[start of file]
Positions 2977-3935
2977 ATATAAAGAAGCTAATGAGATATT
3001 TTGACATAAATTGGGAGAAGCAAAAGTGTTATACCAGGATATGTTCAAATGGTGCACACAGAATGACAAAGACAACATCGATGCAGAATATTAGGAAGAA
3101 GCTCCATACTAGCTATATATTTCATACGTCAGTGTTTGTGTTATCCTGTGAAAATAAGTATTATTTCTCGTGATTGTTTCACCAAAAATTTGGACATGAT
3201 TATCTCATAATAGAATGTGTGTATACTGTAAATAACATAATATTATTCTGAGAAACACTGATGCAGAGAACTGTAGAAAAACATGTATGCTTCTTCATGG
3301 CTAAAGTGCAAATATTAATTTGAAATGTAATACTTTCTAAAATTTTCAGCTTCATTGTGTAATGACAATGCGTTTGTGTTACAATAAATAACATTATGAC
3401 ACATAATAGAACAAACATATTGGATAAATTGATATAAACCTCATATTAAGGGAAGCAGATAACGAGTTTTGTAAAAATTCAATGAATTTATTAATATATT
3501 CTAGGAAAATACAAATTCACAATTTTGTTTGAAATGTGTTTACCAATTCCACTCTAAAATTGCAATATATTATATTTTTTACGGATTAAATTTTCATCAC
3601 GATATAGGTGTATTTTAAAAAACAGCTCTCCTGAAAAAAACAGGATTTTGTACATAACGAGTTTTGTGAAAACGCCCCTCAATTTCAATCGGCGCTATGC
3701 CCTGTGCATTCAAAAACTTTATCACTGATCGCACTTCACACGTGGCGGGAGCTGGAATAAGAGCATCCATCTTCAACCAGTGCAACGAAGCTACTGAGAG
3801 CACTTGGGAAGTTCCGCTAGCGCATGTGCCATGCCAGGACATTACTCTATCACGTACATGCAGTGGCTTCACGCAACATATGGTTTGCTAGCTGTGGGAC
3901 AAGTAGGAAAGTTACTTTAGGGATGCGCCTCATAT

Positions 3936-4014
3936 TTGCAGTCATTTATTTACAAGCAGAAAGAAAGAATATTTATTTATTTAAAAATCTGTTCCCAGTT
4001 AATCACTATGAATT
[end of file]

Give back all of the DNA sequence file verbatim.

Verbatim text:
Positions 2977-3935
2977 ATATAAAGAAGCTAATGAGATATT
3001 TTGACATAAATTGGGAGAAGCAAAAGTGTTATACCAGGATATGTTCAAATGGTGCACACAGAATGACAAAGACAACATCGATGCAGAATATTAGGAAGAA
3101 GCTCCATACTAGCTATATATTTCATACGTCAGTGTTTGTGTTATCCTGTGAAAATAAGTATTATTTCTCGTGATTGTTTCACCAAAAATTTGGACATGAT
3201 TATCTCATAATAGAATGTGTGTATACTGTAAATAACATAATATTATTCTGAGAAACACTGATGCAGAGAACTGTAGAAAAACATGTATGCTTCTTCATGG
3301 CTAAAGTGCAAATATTAATTTGAAATGTAATACTTTCTAAAATTTTCAGCTTCATTGTGTAATGACAATGCGTTTGTGTTACAATAAATAACATTATGAC
3401 ACATAATAGAACAAACATATTGGATAAATTGATATAAACCTCATATTAAGGGAAGCAGATAACGAGTTTTGTAAAAATTCAATGAATTTATTAATATATT
3501 CTAGGAAAATACAAATTCACAATTTTGTTTGAAATGTGTTTACCAATTCCACTCTAAAATTGCAATATATTATATTTTTTACGGATTAAATTTTCATCAC
3601 GATATAGGTGTATTTTAAAAAACAGCTCTCCTGAAAAAAACAGGATTTTGTACATAACGAGTTTTGTGAAAACGCCCCTCAATTTCAATCGGCGCTATGC
3701 CCTGTGCATTCAAAAACTTTATCACTGATCGCACTTCACACGTGGCGGGAGCTGGAATAAGAGCATCCATCTTCAACCAGTGCAACGAAGCTACTGAGAG
3801 CACTTGGGAAGTTCCGCTAGCGCATGTGCCATGCCAGGACATTACTCTATCACGTACATGCAGTGGCTTCACGCAACATATGGTTTGCTAGCTGTGGGAC
3901 AAGTAGGAAAGTTACTTTAGGGATGCGCCTCATAT

Positions 3936-4014
3936 TTGCAGTCATTTATTTACAAGCAGAAAGAAAGAATATTTATTTATTTAAAAATCTGTTCCCAGTT
4001 AATCACTATGAATT